New Zealand's Defence Force planes are getting more expensive to keep in the sky.
Official documents released to RNZ show the forecast cost for repairs and maintenance in the current financial year for the Hercules and Orions is expected to be $52.4 million.
Based on previous documents, that would be a record annual spend.
Defence could not give any projections for future financial years because the data has not been calculated yet.
In June, RNZ reported that Defence had spent around $360m on keeping the two fleets fit for purpose over a decade.
The 1960s Hercules and Orions are coming to the end of their operational lives and are some of the oldest platforms still in use by Defence.
The Orions had five engine failures over 15 days last year because of propeller malfunctions, while the Hercules have also had propeller leaks and faulty oil guages.
Defence Minister Ron Mark has been well aware he has to find replacements.
Last month, he announced his first big purchase, the P8 Poseidons, which would replace the Orions from 2023.
But a decision on what would replace the Hercules fleet still needs to be made.
Aviation expert Peter Clark said that was a pressing purchase and should have been made 20 years ago.
"Our Air Force is fantastic and our engineers and their capability - they are exemplary in what they do in keeping those aircraft in the air - but they are old, it is like driving a bloody Model T," he said.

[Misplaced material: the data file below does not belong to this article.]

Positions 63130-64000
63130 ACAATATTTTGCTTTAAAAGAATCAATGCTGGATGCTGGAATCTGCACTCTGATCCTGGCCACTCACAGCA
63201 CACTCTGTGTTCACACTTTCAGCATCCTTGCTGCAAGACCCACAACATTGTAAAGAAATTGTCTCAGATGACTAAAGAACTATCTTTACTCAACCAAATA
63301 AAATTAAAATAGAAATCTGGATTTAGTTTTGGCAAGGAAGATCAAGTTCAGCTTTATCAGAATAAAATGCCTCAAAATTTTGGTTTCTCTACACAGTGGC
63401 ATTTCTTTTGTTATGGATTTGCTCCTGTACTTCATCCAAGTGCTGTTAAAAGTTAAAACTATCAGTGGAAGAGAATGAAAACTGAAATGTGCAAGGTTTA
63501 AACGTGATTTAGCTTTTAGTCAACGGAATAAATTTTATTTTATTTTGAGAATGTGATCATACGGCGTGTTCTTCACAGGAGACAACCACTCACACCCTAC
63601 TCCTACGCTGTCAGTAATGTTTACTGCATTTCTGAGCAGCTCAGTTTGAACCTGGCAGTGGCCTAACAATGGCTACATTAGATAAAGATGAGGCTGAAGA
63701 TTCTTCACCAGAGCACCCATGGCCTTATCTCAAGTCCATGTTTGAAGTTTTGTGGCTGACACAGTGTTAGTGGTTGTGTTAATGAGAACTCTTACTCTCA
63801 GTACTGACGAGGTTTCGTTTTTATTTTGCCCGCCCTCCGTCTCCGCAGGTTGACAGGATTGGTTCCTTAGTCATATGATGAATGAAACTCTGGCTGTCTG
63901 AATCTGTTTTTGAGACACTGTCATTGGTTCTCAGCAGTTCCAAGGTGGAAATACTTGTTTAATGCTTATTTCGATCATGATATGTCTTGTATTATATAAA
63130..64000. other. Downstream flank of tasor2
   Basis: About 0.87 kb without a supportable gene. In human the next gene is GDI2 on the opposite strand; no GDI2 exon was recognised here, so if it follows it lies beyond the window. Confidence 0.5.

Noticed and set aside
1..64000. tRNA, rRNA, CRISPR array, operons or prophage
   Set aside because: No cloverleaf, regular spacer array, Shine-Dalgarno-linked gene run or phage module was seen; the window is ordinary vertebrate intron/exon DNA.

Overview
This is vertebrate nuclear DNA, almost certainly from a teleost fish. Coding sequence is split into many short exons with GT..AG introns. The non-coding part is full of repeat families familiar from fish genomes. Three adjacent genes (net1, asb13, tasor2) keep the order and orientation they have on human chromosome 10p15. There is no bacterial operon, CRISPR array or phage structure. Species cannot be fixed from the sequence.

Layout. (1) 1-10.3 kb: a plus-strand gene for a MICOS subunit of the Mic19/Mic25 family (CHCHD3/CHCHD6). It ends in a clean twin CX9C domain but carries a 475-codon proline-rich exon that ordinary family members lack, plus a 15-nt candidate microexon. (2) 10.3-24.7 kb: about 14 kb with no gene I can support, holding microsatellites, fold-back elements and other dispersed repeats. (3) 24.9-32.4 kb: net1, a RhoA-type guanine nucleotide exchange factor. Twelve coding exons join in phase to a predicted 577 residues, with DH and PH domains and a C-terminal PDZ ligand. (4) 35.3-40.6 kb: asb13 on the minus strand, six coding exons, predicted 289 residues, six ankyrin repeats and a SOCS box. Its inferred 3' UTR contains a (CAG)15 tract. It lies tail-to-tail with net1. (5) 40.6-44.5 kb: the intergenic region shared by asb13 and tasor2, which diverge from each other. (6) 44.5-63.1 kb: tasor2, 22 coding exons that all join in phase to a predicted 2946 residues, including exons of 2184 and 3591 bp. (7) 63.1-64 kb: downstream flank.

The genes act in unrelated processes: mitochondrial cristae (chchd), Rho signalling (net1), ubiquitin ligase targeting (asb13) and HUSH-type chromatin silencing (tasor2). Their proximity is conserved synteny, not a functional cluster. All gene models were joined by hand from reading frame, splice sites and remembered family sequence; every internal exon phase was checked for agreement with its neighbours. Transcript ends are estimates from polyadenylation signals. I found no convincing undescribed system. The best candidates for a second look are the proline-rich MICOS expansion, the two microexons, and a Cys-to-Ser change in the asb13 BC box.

He said there were a handful of replacements Defence could look at buying, including the updated C130-J Hercules.
"I would say even making a decision late this year, we won't see an aircraft fully installed into our Air Force for six to eight years time," he said.
Mr Clark expected a decision to be made in the current government term.
Victoria University Professor Robert Ayson said the government would not want to continue to have costly bills for repairs and maintenance.
"Mr Mark wants to be seen as a defence minister of action and so I think this would be part of what he would seek to deliver," he said.
The minister has said he wanted to wait for the Defence capability review to be released in November before taking the next steps on replacing the Hercules.
In the meantime, he has been reassured the current Orions and Hercules were safe to fly.